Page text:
War of the Rebellion: Serial 115 Page 1415 SUSPECTED AND DISLOYAL PERSONS.

Search Civil War Official Records

RICHMOND, VA., January 20, 1862.

Honorable J. P. BENJAMIN, Secretary of War, Richmond, Va.

SIR: Early in May, 1861, I heard of the action of the Confederate States on the coast of Africa where I was then doing duty in the U. S. Navy. I immediately on hearing of the stand taken by the South resigned my commission in the Navy, but was not able toleave the station. July 16 being afraid that my fomrer resignation had not been received I sent it in for the second time. On arriving in New York October, 12, 1861, I received the official communication from the Secretary of the U. S. Navy that my name had been stricken from the rolls of the Navy. An oath of allegiance to the United States, thence to Fort Warren. On the 10th of January I was offered a parole of thirty days to come south and endeavor to effect an exchange with a designated person, namely, D. Connelly, of New York Volunteers. It was also stipulated that if said exchange was not procured I should return to Fort Warren. I think it proper to state that I am not willing to accept this parole, and only did it after advice of many other older officers now prisoners in the fort. I am perfectly willing sooner than be an instrument of unfair exchange on part of the North to return to prison, however much I wish to do what is in my power for the good of the South.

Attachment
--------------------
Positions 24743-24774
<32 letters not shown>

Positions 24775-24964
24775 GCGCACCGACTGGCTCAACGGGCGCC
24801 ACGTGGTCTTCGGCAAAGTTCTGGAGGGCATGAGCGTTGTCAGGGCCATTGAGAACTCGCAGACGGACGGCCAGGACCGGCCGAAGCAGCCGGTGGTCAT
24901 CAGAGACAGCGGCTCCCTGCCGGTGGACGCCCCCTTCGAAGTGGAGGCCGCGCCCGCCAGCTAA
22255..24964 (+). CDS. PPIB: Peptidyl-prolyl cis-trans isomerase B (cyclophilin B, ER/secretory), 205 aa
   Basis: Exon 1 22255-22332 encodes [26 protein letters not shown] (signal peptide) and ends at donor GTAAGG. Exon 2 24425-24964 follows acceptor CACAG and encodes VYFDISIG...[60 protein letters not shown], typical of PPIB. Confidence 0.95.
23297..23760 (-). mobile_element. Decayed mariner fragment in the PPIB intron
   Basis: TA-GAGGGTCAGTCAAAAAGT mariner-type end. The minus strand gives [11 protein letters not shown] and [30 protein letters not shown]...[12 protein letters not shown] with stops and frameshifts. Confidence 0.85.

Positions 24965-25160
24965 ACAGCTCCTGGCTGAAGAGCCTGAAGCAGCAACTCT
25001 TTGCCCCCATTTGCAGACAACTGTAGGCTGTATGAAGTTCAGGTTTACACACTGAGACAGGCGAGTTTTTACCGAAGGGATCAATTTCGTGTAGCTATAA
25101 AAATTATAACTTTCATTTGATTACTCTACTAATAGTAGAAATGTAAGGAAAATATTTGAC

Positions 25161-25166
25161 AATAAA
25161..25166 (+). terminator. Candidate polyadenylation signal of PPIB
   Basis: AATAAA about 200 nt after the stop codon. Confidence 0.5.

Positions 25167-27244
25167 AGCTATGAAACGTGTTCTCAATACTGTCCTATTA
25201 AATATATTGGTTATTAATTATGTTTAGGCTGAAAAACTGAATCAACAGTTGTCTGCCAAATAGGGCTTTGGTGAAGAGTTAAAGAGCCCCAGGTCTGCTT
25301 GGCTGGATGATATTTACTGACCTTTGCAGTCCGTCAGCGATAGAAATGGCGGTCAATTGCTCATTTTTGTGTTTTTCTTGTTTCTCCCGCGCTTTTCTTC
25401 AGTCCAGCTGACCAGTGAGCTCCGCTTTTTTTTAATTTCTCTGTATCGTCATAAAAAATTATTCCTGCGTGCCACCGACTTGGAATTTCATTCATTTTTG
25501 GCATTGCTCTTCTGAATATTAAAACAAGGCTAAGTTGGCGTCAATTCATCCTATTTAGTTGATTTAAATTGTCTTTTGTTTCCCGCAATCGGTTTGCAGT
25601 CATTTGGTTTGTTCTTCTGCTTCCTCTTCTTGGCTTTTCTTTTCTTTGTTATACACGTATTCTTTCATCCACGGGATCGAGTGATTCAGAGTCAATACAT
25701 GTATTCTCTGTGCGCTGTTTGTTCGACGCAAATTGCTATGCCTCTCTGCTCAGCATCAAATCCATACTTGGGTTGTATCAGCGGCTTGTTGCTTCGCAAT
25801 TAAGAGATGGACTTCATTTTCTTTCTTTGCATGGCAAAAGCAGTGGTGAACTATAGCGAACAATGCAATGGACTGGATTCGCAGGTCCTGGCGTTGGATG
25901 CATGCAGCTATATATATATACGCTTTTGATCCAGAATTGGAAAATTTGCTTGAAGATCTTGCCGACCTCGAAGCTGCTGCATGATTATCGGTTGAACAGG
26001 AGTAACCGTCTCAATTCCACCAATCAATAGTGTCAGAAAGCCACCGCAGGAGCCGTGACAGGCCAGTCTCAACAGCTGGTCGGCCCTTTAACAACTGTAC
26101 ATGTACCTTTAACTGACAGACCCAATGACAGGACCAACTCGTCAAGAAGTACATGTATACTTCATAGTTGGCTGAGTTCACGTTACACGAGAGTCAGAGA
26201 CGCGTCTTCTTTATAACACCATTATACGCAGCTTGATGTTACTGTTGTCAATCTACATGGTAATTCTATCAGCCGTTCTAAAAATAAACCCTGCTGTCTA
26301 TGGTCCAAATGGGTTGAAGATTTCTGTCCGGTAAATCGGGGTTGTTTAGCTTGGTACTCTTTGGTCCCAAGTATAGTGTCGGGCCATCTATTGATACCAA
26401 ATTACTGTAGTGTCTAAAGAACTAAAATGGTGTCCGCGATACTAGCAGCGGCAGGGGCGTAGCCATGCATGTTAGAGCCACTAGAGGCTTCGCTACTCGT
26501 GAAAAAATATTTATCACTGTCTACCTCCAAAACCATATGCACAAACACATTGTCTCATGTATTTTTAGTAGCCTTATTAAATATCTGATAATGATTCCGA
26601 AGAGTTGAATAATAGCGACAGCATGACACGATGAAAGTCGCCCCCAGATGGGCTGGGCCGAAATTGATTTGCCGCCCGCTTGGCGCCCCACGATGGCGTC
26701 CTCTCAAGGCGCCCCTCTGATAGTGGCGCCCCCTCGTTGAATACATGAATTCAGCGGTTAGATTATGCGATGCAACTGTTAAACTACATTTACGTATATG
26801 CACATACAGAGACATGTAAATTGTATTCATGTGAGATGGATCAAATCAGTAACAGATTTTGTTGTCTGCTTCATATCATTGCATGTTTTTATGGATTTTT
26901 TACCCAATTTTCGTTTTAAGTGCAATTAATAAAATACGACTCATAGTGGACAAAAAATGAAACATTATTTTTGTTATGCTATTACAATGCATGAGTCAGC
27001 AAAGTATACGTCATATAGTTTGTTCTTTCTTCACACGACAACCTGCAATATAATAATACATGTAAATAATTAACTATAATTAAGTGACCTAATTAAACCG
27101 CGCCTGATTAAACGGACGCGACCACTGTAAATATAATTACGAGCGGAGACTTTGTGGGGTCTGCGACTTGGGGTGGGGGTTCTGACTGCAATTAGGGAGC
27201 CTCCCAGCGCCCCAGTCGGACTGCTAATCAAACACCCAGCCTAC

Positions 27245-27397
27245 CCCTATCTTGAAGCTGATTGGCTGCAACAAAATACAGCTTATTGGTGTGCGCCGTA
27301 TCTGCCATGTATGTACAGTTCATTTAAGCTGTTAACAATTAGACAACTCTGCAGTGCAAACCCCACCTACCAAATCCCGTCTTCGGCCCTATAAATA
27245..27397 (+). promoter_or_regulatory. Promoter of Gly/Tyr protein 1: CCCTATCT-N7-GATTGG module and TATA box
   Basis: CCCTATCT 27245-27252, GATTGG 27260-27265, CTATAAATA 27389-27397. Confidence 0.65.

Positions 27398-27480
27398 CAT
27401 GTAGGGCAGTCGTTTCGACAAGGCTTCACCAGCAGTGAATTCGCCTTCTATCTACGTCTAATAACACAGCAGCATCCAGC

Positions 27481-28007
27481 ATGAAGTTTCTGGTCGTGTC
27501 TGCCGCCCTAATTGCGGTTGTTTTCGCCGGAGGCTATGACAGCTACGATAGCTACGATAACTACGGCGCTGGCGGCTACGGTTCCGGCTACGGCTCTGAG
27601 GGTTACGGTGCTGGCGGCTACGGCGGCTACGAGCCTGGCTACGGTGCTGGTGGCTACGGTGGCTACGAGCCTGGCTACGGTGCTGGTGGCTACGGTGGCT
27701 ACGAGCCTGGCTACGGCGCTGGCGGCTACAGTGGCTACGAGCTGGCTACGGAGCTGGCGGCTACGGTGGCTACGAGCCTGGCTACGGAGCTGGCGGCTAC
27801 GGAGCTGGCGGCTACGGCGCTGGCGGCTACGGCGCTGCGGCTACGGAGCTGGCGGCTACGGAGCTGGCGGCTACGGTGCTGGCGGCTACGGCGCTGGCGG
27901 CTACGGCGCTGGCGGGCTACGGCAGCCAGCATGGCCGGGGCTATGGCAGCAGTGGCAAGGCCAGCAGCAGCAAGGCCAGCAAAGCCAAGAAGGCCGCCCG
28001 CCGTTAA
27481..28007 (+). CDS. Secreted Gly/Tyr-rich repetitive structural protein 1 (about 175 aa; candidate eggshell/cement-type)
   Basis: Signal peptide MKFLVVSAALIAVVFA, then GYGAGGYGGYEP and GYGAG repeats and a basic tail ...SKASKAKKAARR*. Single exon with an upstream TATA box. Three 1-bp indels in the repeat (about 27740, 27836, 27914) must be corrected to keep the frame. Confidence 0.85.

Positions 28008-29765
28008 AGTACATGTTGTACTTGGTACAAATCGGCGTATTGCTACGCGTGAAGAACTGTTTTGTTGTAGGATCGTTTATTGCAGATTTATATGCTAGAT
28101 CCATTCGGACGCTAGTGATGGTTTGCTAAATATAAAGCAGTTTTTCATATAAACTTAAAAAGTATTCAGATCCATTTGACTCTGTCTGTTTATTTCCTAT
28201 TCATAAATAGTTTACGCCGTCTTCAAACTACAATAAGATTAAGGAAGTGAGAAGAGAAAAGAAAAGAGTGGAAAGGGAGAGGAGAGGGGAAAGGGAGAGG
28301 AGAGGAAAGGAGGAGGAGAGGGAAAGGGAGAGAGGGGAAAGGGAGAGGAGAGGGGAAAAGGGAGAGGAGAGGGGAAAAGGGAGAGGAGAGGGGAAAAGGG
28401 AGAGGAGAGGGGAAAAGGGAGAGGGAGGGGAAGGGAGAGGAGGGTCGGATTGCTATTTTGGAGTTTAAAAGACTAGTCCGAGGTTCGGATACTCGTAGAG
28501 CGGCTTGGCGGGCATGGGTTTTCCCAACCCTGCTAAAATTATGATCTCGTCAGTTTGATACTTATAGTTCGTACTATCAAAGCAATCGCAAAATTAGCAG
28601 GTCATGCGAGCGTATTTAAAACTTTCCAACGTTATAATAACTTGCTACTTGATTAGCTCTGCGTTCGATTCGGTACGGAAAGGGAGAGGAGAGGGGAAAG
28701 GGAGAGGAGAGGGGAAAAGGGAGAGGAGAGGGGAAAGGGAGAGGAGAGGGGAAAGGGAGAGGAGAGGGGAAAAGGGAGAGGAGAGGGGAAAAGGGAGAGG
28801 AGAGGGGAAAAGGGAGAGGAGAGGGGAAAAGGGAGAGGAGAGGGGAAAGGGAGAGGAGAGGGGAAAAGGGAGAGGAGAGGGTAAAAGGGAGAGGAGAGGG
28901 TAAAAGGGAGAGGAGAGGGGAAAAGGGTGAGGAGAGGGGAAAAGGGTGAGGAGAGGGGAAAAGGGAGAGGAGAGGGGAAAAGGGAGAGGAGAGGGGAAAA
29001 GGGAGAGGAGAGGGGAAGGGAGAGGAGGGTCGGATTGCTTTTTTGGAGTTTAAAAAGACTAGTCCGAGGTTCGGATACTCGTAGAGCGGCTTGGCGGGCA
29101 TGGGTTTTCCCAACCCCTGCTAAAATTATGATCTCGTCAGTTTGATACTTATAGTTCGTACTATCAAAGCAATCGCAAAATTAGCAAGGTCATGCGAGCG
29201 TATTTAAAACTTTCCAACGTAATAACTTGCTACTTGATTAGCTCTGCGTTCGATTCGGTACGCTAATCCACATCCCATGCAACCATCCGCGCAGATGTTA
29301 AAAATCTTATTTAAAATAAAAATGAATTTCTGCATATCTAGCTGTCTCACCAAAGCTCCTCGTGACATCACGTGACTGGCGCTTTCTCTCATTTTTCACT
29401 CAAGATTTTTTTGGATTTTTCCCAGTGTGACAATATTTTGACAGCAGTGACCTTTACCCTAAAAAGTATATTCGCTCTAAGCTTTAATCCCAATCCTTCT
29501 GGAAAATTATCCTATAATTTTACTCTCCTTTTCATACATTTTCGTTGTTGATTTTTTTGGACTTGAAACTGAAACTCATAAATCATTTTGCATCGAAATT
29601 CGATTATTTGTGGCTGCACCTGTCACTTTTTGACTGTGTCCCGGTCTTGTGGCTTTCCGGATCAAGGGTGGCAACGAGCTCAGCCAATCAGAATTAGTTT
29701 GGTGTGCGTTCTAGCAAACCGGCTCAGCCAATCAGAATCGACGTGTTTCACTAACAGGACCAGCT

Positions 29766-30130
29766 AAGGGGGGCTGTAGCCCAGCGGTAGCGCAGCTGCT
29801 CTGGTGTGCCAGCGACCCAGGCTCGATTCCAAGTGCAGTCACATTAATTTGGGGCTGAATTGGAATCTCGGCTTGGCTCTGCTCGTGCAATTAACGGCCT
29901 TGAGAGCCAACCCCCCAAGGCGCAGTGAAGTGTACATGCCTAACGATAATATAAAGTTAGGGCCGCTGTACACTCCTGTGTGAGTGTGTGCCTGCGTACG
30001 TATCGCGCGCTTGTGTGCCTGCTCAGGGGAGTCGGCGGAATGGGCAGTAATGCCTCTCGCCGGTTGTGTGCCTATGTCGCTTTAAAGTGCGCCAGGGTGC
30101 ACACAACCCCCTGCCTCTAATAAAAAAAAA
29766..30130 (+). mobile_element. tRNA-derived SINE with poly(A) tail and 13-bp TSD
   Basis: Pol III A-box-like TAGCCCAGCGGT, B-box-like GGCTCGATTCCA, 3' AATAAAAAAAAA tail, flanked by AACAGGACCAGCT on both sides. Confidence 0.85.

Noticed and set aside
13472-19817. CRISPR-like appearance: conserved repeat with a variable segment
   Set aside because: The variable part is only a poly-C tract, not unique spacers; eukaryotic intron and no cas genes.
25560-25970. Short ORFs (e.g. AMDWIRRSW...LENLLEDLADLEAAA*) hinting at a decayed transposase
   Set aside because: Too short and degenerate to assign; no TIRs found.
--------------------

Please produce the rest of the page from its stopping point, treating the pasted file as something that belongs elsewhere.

I have the honor to be, very respectfully,

W. M. PAGE .

RICHMOND, VA., January 20, 1862.

Honorable J. P. BENJAMIN, Secretary of War, Richmond, Va.

SIR: In consequence of the action of the Confederate States I resigned July 16, 1861, my commission as assistant surgeon in the U. S. Navy, at that time being on duty on board the U. S. sloop of war Saratoga, African Squadron. On arriving at New York October 12, 1861, I received a communinication from the U. S. Navy Department informing me that my name had been stricken from the rolls of the U. S. Navy. I was then confined in Fort Lafayette, and thence transferred October 30, 1861, to Fort Warren, from which place I was released January 10, 1862, on parole for thirty days to be exchanged for S. De Graw, New York Volunteers [Eighth New York State Militia], captured July 21 at Manassas, and now on parole in New York City. I respectfully request that Asst. Surg. C. S. de Graw be released from his parole in order that I may be placed in a position to offer my services to the Confederate States.

I am, very respectfully, your obedient servant,

JAS. E. LINDSAY,

Of Greensborough, N. C.

WAR DEPARTMENT, Richmond, January 21, 1862.

Captain H. M. BELL, Staunton, Va.

SIR: Your letter of the 15th instant concerning the two prisoners, Brooks and Smith, has been received. If those men are not citizens of any one of the Confederate States they had better be tried before a military court. If on the other hand they are citizens of the Confed-